Beach camping: Canada “Set up anywhere near Tofino, on Vancouver Island. The temperate sandy beaches (and the surfing) make it unlike anywhere else in the world.” –Kate Reid, director of adventure travel company Call of the Wild
Car rentals: United Kingdom “One of the priciest things about European adventure travel is renting a car. Carhire3000 (carhire3000.com) and other UK car sites are subcontractors of companies like Avis, and they offer great deals.” –Joe Kinder, professional climber
Free camping: Costa Rica “You can camp—for free and free of hassles—two miles south of Cahuita, in the Puerto Vargas Sector. It’s close to one of the most amazing national parks on the Caribbean coast.” –Jeremy Collins, professional artist and traveler
Hostel: Nepal “The Kathmandu Clubhouse is safe, centrally located, and costs $15/day, which includes breakfast and dinner, wi-fi, and even a free pickup from the airport.” –Abbey Smith, travel writer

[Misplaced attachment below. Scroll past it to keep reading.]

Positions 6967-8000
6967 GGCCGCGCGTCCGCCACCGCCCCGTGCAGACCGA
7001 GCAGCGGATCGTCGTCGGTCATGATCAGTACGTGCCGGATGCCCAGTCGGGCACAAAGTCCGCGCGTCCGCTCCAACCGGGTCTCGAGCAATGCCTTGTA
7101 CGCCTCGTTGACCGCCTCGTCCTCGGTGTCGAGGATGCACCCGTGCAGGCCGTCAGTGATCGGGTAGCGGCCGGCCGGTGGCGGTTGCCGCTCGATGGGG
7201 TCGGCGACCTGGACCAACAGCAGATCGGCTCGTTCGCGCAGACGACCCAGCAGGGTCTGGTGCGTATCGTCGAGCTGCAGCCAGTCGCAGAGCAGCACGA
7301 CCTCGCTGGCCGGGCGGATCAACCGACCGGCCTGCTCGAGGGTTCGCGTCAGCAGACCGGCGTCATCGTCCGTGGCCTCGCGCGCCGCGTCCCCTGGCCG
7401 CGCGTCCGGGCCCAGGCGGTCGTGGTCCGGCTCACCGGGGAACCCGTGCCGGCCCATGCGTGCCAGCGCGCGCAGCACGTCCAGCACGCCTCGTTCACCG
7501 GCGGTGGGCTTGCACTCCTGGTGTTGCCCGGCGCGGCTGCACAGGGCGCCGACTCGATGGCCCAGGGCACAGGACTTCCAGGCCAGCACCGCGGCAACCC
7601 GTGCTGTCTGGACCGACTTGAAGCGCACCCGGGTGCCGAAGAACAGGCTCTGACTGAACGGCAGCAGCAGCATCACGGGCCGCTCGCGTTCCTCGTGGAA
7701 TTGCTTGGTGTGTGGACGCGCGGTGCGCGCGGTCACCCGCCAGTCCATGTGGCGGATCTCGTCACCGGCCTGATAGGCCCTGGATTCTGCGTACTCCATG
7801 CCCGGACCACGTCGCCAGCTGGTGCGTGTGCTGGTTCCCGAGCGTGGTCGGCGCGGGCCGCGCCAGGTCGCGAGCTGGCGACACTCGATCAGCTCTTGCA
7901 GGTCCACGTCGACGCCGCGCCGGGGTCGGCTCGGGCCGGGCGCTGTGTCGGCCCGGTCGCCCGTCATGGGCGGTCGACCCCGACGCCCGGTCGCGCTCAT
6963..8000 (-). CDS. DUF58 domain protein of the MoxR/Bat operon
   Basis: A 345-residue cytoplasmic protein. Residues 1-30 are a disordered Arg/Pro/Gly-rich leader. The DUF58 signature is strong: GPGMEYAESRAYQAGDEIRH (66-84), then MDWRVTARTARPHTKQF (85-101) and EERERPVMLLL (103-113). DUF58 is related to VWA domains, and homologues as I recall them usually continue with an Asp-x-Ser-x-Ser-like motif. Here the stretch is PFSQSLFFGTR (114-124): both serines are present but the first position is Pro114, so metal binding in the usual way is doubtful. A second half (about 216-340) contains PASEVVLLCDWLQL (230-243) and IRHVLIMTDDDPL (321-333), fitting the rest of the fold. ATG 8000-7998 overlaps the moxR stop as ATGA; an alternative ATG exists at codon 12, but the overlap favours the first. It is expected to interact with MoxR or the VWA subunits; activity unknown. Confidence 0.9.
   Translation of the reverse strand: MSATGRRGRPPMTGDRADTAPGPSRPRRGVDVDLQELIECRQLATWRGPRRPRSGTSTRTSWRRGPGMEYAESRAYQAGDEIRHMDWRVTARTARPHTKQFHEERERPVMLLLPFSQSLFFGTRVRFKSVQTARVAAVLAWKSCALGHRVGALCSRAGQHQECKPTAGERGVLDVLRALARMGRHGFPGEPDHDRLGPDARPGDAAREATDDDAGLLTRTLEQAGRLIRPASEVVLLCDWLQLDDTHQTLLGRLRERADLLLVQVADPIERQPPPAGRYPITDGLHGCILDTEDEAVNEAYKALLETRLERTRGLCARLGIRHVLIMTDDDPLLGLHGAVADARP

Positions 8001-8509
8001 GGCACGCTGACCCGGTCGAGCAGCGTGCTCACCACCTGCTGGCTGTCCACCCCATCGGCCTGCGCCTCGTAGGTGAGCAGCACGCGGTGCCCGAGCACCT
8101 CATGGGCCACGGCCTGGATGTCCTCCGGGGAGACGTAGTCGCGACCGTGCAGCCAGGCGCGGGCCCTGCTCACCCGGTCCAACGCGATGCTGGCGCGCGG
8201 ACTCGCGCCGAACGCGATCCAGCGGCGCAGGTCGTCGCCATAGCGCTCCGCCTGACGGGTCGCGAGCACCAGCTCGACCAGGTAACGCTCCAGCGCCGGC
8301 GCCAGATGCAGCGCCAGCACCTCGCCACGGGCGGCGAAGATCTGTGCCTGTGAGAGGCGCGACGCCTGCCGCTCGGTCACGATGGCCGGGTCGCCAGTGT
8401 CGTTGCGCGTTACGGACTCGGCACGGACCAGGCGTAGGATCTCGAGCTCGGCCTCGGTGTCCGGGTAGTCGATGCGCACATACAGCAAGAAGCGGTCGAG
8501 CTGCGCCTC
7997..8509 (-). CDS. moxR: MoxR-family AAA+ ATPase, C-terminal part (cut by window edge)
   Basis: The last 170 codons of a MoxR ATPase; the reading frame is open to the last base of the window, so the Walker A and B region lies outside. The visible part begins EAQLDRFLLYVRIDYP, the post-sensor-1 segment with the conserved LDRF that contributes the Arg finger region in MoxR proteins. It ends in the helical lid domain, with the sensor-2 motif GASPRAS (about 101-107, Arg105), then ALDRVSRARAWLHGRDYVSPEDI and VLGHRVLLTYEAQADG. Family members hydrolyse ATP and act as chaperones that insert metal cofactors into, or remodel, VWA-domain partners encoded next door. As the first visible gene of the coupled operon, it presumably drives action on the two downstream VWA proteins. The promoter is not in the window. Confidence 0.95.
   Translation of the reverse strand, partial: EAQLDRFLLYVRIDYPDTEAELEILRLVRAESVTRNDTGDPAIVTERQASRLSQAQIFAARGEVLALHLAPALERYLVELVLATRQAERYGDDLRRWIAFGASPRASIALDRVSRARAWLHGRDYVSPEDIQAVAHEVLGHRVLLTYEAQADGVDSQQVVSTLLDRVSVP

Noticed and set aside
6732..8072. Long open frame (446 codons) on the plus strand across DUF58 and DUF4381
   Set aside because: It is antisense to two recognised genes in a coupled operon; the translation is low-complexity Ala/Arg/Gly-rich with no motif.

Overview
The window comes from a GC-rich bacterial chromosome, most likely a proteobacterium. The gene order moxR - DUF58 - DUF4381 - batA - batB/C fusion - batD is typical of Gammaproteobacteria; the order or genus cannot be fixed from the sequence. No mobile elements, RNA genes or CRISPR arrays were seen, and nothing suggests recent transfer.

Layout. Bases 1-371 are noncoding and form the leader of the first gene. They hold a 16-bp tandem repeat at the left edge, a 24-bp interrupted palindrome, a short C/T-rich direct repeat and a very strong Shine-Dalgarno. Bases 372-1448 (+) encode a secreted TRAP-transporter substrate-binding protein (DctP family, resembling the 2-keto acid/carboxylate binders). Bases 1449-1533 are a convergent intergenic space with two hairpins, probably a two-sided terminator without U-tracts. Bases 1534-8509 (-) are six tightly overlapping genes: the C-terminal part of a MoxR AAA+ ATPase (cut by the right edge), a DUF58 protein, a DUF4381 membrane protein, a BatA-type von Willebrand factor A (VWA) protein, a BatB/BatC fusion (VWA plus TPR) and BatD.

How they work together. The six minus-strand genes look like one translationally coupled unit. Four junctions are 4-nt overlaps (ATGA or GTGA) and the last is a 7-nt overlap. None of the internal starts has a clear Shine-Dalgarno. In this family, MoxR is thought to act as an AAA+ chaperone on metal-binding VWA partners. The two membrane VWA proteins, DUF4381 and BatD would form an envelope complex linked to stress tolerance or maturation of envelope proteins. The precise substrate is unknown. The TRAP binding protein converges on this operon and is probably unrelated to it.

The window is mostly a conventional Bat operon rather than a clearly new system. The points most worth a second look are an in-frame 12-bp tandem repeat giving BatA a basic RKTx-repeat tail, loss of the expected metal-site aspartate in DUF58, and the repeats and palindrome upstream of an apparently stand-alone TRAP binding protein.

Local liquor: Tibet “If you can handle the hard stuff, raksi is a bold, exhilarating, and—when done right—smooth grain alcohol made from rice or millet. Try jand, a locally brewed rice beer, if you want to keep things tame.” –Justin Wood, Program Manager for REI Adventures
Public transportation: Guatemala “Chicken buses—refurbished former U.S. school buses—give backpackers and travelers wild rides between sights around the country for less than the cost of an airport burrito.” –Rachel Zurer, BACKPACKER assistant editor
Bargaining 101 Be shrewd (and sensitive) to get good prices.
» Use as much of the local language as you can. Study greetings and numbers especially.
» Buy at off-peak times, like weekday evenings. When sales are slow, prices drop.
» Ask locals for going rates and consider it a good price if you get within 10 percent of that.
» Have fun, and be ready to leave empty-handed if you’re not satisfied with a final offer.